Wow, this one was interesting! University Press Audiobooks always has interesting titles and when I was offered this one, I knew I wanted to produce it.
Vigilantes and Lynch Mobs: Narratives of Community and Nation
n Vigilantes and Lynch Mobs, Arellano closely examines such narratives as well as the work of western historian and archivist Hubert Howe Bancroft, who was sympathetic to them and that of Ida B. Wells, who wrote in fierce opposition to lynching. Tracing the creation, maintenance, and circulation of dominant, alternative, and oppositional vigilante stories from the 19th century frontier through the Jim Crow South, she casts new light on the role of narrative in creating a knowable past.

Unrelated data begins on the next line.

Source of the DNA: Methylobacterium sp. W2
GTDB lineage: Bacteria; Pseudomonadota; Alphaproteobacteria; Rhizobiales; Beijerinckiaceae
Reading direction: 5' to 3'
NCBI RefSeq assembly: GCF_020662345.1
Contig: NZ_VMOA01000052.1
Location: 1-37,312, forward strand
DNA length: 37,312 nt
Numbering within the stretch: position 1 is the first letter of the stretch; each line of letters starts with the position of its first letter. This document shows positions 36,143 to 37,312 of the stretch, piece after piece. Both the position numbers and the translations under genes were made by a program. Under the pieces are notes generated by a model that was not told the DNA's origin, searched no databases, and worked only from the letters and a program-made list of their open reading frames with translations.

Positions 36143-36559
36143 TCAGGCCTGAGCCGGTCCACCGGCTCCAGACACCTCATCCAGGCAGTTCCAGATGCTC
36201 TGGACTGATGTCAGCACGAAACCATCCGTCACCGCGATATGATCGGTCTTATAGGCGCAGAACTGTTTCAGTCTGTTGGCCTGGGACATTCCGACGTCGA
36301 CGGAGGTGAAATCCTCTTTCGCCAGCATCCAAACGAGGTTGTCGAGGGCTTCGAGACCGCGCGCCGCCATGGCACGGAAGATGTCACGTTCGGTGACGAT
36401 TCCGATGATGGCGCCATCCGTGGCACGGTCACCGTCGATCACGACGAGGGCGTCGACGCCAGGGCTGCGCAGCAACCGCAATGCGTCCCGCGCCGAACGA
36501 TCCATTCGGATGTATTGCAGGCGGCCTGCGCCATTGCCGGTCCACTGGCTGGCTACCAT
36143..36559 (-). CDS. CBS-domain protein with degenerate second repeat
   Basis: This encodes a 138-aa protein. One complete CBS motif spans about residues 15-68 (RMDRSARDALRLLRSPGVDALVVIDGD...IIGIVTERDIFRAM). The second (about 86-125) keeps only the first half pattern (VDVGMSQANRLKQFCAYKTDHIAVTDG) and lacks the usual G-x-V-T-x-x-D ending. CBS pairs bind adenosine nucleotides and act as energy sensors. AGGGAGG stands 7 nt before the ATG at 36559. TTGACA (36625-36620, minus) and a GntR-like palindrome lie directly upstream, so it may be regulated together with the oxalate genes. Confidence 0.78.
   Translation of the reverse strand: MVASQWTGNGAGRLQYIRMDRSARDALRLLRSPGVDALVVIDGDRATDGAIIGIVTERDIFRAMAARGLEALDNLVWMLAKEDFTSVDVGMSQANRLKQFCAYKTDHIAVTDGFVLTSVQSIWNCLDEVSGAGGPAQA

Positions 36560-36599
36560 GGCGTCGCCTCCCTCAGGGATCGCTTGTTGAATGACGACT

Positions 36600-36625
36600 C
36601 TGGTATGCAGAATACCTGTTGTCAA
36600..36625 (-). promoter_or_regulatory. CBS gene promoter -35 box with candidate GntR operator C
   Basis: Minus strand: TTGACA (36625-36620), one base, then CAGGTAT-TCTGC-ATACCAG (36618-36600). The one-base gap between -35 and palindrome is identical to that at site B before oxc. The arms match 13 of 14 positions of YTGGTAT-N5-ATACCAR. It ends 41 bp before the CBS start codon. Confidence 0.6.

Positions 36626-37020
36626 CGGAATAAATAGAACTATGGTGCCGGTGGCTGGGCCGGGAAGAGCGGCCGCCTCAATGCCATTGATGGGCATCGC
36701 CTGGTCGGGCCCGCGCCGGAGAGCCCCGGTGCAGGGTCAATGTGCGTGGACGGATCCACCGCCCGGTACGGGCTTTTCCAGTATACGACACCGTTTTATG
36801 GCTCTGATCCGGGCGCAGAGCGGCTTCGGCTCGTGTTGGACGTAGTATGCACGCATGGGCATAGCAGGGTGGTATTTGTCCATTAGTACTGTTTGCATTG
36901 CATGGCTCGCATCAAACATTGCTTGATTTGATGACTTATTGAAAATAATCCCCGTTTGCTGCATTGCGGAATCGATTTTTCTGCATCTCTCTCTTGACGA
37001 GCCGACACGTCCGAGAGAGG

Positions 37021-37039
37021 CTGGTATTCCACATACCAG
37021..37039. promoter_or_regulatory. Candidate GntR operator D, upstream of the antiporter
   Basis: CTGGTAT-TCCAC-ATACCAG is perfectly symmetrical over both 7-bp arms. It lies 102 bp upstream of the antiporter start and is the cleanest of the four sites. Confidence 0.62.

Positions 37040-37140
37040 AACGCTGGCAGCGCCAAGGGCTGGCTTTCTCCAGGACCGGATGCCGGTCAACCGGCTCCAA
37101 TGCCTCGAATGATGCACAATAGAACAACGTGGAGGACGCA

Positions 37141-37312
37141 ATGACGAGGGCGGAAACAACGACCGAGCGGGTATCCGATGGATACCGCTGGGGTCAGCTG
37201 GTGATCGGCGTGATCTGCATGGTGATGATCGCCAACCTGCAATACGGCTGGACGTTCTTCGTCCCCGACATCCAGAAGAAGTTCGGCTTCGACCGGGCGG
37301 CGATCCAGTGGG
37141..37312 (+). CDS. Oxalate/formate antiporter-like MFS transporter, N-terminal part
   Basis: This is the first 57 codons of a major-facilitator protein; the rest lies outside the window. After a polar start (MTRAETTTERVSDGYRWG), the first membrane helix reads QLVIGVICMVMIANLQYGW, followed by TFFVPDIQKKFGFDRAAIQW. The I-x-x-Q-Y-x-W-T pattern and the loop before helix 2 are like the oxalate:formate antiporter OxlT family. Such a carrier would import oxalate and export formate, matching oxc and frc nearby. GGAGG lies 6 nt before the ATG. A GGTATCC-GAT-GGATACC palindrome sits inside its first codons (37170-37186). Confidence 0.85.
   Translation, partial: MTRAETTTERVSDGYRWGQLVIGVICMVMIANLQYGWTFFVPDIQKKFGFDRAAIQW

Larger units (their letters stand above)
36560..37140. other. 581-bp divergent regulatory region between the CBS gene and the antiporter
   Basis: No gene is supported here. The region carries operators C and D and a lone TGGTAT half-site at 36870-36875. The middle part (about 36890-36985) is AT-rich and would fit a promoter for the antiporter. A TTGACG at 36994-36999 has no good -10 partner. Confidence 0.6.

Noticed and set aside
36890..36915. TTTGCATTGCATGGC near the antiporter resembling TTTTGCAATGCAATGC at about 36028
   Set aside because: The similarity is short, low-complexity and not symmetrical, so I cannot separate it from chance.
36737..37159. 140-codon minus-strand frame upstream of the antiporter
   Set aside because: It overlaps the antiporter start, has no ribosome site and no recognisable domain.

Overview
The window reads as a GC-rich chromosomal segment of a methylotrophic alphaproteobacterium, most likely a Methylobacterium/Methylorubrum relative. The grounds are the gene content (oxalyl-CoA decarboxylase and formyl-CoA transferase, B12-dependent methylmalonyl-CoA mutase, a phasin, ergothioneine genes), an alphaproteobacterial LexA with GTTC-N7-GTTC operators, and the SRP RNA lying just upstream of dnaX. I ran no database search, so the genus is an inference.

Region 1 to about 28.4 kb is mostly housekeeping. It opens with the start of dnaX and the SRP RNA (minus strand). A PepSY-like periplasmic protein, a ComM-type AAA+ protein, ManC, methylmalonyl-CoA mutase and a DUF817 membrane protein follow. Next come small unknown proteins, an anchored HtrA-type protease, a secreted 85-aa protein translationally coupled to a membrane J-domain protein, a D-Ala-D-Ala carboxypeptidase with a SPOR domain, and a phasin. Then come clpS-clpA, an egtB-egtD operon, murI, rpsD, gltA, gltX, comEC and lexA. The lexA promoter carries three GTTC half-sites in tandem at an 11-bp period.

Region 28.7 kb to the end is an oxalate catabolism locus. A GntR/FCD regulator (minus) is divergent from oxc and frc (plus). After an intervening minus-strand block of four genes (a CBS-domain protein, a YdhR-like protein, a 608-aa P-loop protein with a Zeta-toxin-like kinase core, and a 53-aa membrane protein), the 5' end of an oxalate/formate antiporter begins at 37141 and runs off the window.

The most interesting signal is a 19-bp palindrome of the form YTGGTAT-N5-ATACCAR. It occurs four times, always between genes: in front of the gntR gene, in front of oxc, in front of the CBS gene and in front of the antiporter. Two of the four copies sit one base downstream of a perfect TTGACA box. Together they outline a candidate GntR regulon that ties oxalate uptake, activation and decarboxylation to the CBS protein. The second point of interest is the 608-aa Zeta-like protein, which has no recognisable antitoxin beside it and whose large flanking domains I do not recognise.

Lisa Arellano looks at non-fiction narratives as “history” and shows how they “conform to a common formula whose purpose is to legitimate frontier justice and lynching”.
Drop me a line if you’d like a free reviewer copy.